Monday, December 5, 2011

" Why do my wrists hurt when I play piano? "

A viewer to my YouTube channel posed the following question "Why is it that sometimes when I play the piano for over an hour my wrist hurts,especially when I play that song [a Clementi sonatina]? Most of the times I play once a week. Are the pain in my wrists normal? I am 38 years old."  

I have suffered from short-term wrist pains once in a while.  For me there are only three causes:
  • Hitting the piano too hard.  Many years ago I accompanied an operatic society chorus singing 'With cat-like tread' from Gilbert & Sullivan's 'Pirates of Penzance', which has sudden loud chords.  I was playing a Steinway in a large theatre, and I hit the chords harder than I would on smaller pianos, and had a wrist-ache for a month afterwards!
  • Sitting at the piano at the wrong height.  I always play so that my lower arm rests very slightly lower than the top of the keys.  Others will like different heights.  I am very particular about getting this right, else I certainly would suffer from a wrist ache after only a short practice session.
  • Having stiff shoulders.  I like to play with the whole arms - there is a balletic aspect to music making whatever instrument you play.
If you think about each of these points maybe you will find the answer.  Wrist pain is certainly not normal at 38.

Sunday, December 4, 2011

Is every piece of music a song?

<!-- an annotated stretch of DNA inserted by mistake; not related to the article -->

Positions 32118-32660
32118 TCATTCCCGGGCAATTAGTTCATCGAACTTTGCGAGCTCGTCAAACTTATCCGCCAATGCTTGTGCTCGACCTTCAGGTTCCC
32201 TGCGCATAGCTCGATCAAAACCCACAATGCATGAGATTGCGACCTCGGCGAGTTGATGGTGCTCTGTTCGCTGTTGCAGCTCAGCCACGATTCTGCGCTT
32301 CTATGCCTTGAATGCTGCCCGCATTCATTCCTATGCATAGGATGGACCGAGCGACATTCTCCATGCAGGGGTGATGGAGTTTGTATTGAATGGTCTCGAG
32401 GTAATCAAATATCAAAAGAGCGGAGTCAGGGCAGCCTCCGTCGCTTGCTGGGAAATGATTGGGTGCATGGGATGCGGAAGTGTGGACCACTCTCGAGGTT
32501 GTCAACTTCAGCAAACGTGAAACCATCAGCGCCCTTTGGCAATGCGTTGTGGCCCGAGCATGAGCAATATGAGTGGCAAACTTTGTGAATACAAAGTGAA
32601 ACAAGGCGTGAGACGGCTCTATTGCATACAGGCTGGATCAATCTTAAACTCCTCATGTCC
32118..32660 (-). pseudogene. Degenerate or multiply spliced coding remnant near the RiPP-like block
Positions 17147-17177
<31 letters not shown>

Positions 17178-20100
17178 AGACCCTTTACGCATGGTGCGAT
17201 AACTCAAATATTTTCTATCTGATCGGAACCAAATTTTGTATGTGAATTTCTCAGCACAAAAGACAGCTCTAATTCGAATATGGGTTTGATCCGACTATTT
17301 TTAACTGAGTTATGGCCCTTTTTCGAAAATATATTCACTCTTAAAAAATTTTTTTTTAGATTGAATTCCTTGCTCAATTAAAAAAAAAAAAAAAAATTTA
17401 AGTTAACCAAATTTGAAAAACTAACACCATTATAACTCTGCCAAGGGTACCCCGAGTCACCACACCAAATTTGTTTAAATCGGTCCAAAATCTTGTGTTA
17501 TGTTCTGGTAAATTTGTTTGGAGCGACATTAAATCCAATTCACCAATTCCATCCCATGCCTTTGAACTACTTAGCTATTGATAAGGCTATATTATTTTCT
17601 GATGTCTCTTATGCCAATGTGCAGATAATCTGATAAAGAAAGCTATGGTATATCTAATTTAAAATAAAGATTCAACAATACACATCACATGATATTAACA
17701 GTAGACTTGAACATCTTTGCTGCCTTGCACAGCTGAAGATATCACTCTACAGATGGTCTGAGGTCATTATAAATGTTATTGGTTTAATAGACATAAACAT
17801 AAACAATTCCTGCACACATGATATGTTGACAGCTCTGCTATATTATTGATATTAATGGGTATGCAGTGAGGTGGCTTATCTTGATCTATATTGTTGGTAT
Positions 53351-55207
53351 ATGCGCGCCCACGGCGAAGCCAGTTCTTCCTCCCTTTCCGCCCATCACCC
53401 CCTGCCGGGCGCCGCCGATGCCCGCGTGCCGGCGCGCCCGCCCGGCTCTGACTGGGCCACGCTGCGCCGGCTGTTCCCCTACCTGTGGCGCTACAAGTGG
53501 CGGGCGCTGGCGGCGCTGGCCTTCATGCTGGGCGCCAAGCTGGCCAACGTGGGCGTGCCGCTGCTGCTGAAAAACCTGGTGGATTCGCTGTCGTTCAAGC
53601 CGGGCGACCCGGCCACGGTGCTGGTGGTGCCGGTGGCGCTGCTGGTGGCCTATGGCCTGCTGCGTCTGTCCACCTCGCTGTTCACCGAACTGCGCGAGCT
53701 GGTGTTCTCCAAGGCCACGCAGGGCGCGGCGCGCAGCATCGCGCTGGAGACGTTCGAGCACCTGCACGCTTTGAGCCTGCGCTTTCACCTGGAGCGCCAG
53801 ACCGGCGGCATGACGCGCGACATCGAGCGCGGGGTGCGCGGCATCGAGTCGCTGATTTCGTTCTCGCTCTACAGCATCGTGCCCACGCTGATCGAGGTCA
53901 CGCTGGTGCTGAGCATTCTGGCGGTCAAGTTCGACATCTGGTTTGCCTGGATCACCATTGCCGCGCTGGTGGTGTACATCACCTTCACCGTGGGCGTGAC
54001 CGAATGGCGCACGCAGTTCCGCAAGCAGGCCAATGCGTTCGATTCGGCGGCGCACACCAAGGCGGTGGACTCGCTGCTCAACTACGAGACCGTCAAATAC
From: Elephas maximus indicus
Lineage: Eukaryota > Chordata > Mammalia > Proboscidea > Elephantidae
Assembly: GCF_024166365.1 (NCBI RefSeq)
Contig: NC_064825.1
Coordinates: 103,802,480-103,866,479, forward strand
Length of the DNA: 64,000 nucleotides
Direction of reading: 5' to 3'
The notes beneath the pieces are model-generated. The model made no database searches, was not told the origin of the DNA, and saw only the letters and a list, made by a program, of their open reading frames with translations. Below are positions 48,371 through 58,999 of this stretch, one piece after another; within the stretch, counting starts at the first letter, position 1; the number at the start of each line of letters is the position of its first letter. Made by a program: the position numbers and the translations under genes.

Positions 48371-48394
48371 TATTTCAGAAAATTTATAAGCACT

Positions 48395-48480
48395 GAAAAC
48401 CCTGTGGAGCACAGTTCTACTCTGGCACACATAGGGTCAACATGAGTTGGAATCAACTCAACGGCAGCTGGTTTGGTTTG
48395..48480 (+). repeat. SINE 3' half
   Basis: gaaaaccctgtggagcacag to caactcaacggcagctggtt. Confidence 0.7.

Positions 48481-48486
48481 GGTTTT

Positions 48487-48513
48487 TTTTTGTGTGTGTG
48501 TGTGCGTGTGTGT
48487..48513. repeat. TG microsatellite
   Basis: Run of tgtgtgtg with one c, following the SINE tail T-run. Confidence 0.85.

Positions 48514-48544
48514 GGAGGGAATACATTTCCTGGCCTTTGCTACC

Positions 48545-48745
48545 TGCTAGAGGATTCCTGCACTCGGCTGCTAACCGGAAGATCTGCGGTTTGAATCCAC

Looking at the comments on the (mainly classical) pieces recorded on my YouTube channel, I am struck by how common it is for young musicians to refer to every piece they play as a ' song '.  A common comment I get is 'I'm learning this song', and a teenage violinist called me the other week to ask if she could rehearse with me some 'songs' she was learning (they were all classical pieces).  This is a very recent linguistic development, and probably stems from marketing blurb for digital downloads.  For example, the iTunes website has the following: "The music you love (and have yet to discover) is just a click away. You’ll find millions of high-quality, DRM-free songs on the iTunes Store all for just 69¢..."  (my emphasis)

So, for many, music = songs.  Perhaps the late Henryk G√≥recki saw this coming when in 1976 he subtitled his 3rd symphony 'Symphony of Sorrowful Songs'!  There is no harm in it at all but it maybe shows that people are losing sight of the context of music they listen to or play.  The lack of contextual knowledge often shows up when I accompany student violinists at music festivals.  They will typically announce their piece like this: 'I'm going to play Concerto in A Minor by Vivaldi' - when actually they are only playing a single movement from a three-movement work.

For those going on to study music as a profession at universities or conservatories, it must be a steep learning curve to get the background knowledge needed to write dissertations, programme notes etc., when it does not seem to be provided in many schools (certainly in UK).